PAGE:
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Fujairah issues new Qatar 'sanctions' notice

UAE bunker hub releases update to its previous announcement on June 5.

Updated on 13 Jun 2017 00:44 GMT

The Port of Fujairah issued a new circular on Monday related to 'sanctions' on vessels with links to Qatar; it amends the port's previous announcement, released on June 5.

In Monday's notice, the UAE port explained that last week's circular had been amended after receiving instructions by the Federal Transport Authority - Land and Maritime (FTA), which said that:

1. UAE ports cannot receive any Qatari-flagged vessels or ships owned by Qatari Companies or Qatari individuals.

2. UAE ports are not permitted to load or unload any cargo of Qatari origin.

3. UAE ports cannot allow ships to load any cargo of UAE origin to Qatar.

The new restrictions differ from those announced last week, which stated that "vessels flying flags of Qatar or vessels destined to or arrival from Qatar ports are not allowed to call Port of Fujairah and Fujairah Offshore Anchorage regardless their nature of call till further notice".

Commenting on the wording of today's notice, Rania Tadros, managing partner at law firm Ince & Co in Dubai, remarked: "The FTA notice differs in substance to notices which have been issued by some of the ports within the UAE during the course of the last week, and it will be interesting to see how the measures are now implemented.

"Of particular relevance is the fact that there is no reference to vessels not being given port clearance if the last port of call or next port of call is Qatar. As Fujairah Port has now updated its circular, this should mean that vessels which have loaded in Qatar and wish to bunker in Fujairah may be able to do so as long as they are not Qatari flagged or owned."

Suez Canal access

Tadros observed that there has been no suggestion from the Egyptian authorities that they will extend their actions to include restricting access to the Suez Canal for Qatari vessels and cargo. There have been recent suggestions that two Qatari owned vessels changed course as they were approaching the Suez Canal.

"There has been considerable speculation over access to the Suez Canal. Although Article 1 of the Convention of Constantinople (1888) provides access to the Canal to all vessels, irrespective of flag, Article 10 permits the Egyptian authorities to take measures for the defence of Egypt and the maintenance of public order. Accordingly, it is possible that Egyptian Authorities could use Article 10 as a reason to prevent entry. However, blocking Qatari vessels/vessels carrying Qatari cargo would have a significant impact on trade and trading patterns and there is no current indication from the Egyptian Government that it is adopting such a stance," Tadros said.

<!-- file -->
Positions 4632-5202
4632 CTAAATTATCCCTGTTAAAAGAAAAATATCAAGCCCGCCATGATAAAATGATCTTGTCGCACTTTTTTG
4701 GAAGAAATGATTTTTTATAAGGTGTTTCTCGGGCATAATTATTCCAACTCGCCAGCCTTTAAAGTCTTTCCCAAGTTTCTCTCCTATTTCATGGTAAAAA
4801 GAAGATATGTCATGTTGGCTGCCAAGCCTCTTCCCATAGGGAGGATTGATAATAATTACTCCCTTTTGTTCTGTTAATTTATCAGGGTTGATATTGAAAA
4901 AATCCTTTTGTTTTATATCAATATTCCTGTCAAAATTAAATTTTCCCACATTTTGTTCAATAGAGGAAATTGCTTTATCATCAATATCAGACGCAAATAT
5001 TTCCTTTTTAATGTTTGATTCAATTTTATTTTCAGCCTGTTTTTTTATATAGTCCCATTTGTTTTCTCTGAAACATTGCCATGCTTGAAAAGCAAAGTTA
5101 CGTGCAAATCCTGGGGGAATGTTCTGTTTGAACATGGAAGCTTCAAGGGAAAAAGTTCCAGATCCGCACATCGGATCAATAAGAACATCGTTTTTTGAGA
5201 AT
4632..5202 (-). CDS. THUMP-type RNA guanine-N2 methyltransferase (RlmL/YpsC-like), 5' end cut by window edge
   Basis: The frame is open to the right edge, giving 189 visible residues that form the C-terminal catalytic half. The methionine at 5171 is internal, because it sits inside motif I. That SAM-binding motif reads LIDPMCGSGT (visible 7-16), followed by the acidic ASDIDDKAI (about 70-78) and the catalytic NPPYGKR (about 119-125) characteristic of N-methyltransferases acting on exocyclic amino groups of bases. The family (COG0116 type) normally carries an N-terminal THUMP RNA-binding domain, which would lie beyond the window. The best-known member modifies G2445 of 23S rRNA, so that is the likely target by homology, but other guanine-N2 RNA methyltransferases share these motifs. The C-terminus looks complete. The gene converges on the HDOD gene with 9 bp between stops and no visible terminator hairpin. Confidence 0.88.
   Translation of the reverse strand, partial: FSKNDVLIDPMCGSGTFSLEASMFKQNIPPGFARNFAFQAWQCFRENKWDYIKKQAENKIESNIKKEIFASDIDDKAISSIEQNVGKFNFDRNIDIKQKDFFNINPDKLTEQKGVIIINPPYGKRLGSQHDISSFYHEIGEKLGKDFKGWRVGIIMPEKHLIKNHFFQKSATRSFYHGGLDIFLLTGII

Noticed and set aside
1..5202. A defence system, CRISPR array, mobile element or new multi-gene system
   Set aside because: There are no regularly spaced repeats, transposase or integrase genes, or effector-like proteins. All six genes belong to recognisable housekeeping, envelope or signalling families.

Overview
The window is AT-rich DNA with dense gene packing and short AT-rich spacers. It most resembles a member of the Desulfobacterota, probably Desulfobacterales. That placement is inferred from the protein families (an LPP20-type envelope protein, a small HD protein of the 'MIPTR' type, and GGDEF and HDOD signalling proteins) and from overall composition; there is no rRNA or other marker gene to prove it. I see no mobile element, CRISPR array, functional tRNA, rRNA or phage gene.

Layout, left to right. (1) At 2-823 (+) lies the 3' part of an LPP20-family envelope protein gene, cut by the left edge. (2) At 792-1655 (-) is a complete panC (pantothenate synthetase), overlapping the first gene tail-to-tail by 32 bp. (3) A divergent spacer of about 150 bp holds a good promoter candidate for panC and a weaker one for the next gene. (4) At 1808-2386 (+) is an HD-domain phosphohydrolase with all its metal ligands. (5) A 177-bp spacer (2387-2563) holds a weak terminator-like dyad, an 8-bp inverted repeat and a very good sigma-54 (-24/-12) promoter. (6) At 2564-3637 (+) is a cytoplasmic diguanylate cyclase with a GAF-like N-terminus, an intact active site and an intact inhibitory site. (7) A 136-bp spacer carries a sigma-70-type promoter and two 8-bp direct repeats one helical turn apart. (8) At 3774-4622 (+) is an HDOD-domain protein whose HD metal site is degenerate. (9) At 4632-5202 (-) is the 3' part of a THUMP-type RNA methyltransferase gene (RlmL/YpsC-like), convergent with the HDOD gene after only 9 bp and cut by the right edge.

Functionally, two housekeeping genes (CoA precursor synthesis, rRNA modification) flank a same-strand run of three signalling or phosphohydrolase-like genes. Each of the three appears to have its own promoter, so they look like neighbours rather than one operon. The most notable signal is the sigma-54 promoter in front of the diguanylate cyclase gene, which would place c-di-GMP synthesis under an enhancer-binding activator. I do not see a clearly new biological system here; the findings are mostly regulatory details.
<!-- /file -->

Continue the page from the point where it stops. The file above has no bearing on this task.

Contractual implications

Ince & Co also highlighted several contractual considerations for shipping companies facing disruption from the situation in Qatar.

Tadros noted: "There are a number of contractual issues facing the shipping industry as a result of these developments. Charterparty provisions over 'blockade' and safe port/berth warranties may be relevant under these circumstances. The concept of 'frustration' may also arise if a vessel cannot get close to its nominated port as a result of the measures announced by the UAE, Saudi Arabia and Bahrain. Given these and other issues, those entering into charterparties that might be affected by the closure of ports to Qatari trade should consider incorporating terms that allocate the associated risks.

"It is also possible that the wording of existing clauses may be wide enough to embrace the prohibitions put in place by the UAE and others in relation to Qatari vessels. A party may also be able to rely on a force majeure event if it is expressly entitled to do so under the contract."

Related Links:

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P&I club says it can decline cover to ships violating Qatar 'trade embargo'
Oil price volatility increases as Middle East tensions escalate
United Arab Emirates

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